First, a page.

With regard to the second statement:
1. As described before I do not believe that ‘cheaper’ is an argument for the user as he is basically not interested in sanitation no matter what it costs, he does not see/believe in the health advantages and it is no status symbol for him (yet, here I see a possible driver to spark interest in improved sanitation) to have a ‘nice’ toilet’ (like to have a mobile phone);
2. Sanitation utilities, local authorities, national policies in Tanzania (and possibly elsewhere in Africa) are not interested in on-site sanitation (pit latrines, VIP, UDDT, septic tanks). Official policy is that construction and O&M of these systems are households’ responsibility. Public services only include sewers and WWTPs and although only 1% of Tanzanian population is currently served by sewers they believe to increase this considerably in a short time. This has possibly three reasons: i) technical training only comprises sewers and WWTP; ii) socially sewers have a ‘flair’ of development as opposed to ‘backwards’ VIP and UDDTs being considered as pit latrines; and iii) construction of sewers guarantees much more money flow with associated ‘side effects’.
3. And two of these reasons also apply to donor/funding agencies: i) their (management) consultants may have less knowledge and interest in sustainable on-site sanitation; ii) the administrative overhead costs of ‘cheaper’ projects are comparably too high; and iii) it may be questionable whether donors really want ‘cheaper’ projects as long as a good percentage of the more expensive project supports their home economy (40 to 60% of a 15 millEUR project serving 20% of a town population with sewers may flow back while only 10-20% of a 8millEUR project serving 60% of the town population with on-site sanitation services).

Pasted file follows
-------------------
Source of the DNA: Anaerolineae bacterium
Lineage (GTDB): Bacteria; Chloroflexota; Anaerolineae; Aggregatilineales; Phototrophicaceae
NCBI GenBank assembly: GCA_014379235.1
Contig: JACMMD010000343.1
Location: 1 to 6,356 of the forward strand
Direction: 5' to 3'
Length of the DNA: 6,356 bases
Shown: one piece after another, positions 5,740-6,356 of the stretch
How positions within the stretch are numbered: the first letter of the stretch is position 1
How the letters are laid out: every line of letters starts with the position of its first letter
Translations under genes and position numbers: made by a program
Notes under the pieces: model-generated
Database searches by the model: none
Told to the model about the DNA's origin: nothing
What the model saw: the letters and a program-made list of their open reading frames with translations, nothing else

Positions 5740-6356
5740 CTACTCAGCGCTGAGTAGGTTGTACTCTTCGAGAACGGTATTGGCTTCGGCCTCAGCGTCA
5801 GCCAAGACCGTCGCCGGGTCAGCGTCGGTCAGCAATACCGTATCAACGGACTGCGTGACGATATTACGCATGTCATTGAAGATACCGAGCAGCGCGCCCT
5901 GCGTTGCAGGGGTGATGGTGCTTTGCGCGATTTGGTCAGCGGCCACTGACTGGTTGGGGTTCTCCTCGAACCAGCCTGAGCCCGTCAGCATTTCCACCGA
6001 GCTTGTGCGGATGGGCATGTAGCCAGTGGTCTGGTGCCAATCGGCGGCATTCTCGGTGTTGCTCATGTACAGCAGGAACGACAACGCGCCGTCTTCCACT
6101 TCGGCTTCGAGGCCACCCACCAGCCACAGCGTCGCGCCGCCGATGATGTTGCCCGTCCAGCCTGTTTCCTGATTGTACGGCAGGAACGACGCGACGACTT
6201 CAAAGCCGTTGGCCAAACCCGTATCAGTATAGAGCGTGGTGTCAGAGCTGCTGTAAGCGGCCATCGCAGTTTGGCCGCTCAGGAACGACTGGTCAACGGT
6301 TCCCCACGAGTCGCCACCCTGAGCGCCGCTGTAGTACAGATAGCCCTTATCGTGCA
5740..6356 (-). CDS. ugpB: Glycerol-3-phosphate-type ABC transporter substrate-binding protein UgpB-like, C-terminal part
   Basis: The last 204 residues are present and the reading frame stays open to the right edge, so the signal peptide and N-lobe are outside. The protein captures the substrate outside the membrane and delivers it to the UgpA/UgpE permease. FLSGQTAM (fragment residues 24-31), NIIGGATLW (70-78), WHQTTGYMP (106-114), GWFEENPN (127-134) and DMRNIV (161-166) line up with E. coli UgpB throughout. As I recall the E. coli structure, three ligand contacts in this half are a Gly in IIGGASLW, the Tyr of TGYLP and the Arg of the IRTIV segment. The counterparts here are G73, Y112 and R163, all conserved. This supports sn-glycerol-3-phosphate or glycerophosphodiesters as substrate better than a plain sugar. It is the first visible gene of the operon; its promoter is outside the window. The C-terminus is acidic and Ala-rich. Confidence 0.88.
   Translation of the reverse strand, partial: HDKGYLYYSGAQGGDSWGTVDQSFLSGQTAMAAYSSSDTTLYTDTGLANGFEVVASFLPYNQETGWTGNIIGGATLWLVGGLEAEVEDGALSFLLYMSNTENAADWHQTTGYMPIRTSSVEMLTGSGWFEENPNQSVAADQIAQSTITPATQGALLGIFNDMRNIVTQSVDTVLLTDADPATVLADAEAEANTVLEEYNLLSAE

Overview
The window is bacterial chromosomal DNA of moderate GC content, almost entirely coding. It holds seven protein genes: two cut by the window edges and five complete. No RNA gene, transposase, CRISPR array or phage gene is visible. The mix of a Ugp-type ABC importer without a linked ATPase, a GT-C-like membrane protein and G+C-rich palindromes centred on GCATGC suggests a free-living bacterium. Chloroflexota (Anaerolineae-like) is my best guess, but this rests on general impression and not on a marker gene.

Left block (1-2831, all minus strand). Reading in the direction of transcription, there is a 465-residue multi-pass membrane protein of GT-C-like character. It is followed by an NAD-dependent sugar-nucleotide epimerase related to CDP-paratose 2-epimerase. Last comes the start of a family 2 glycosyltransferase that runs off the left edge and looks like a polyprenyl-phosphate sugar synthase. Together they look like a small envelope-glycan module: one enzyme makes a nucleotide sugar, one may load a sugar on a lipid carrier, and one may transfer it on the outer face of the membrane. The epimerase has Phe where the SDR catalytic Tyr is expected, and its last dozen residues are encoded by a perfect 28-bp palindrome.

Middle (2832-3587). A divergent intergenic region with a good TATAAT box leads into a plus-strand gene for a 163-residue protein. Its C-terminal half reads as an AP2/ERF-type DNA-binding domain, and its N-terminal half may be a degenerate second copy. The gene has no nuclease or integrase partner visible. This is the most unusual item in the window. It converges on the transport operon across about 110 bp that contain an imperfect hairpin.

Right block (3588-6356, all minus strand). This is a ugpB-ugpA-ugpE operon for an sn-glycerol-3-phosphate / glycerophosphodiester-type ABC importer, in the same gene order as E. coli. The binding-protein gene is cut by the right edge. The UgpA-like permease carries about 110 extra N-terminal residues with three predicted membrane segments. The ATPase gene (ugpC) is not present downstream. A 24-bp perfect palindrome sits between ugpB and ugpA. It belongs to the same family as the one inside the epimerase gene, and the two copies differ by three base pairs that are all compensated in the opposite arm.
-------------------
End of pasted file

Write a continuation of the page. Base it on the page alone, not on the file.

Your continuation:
Thus I think that currently neither user, donor nor sanitation authorities have an interest in ‘cheaper’ solutions. The question to us is what are possible drivers for these stakeholders to support sustainable sanitation which can be up-scaled nationwide? And how can we start influencing donors and national policies in that direction? Can/should SUSANA become also a political (sanitation) force, something like Avaaz, Foodwatch or Attac which I feel we need (and possibly not only for sustainable sanitation but for development cooperation overall)?

We have to find ways not only trying to develop alternative sustainable sanitation systems (to which this forum and its participants contribute tremendously) but we must also try convincing the public, the politics and the financiers that sewers and WWTPs are NOT a feasible/affordable/sustainable solution for the majority of areas/population in the developing world and

that -per se- it makes not much sense to use drinking water to flush shit and with the flush increase the contaminated mass hundredfold from 300ml (faeces) to 30 litres black water (2-3 flushes per day); a much bigger mass which needs to be safeguarded from human contact, be transported, treated and disposed off.

Ciao, Hajo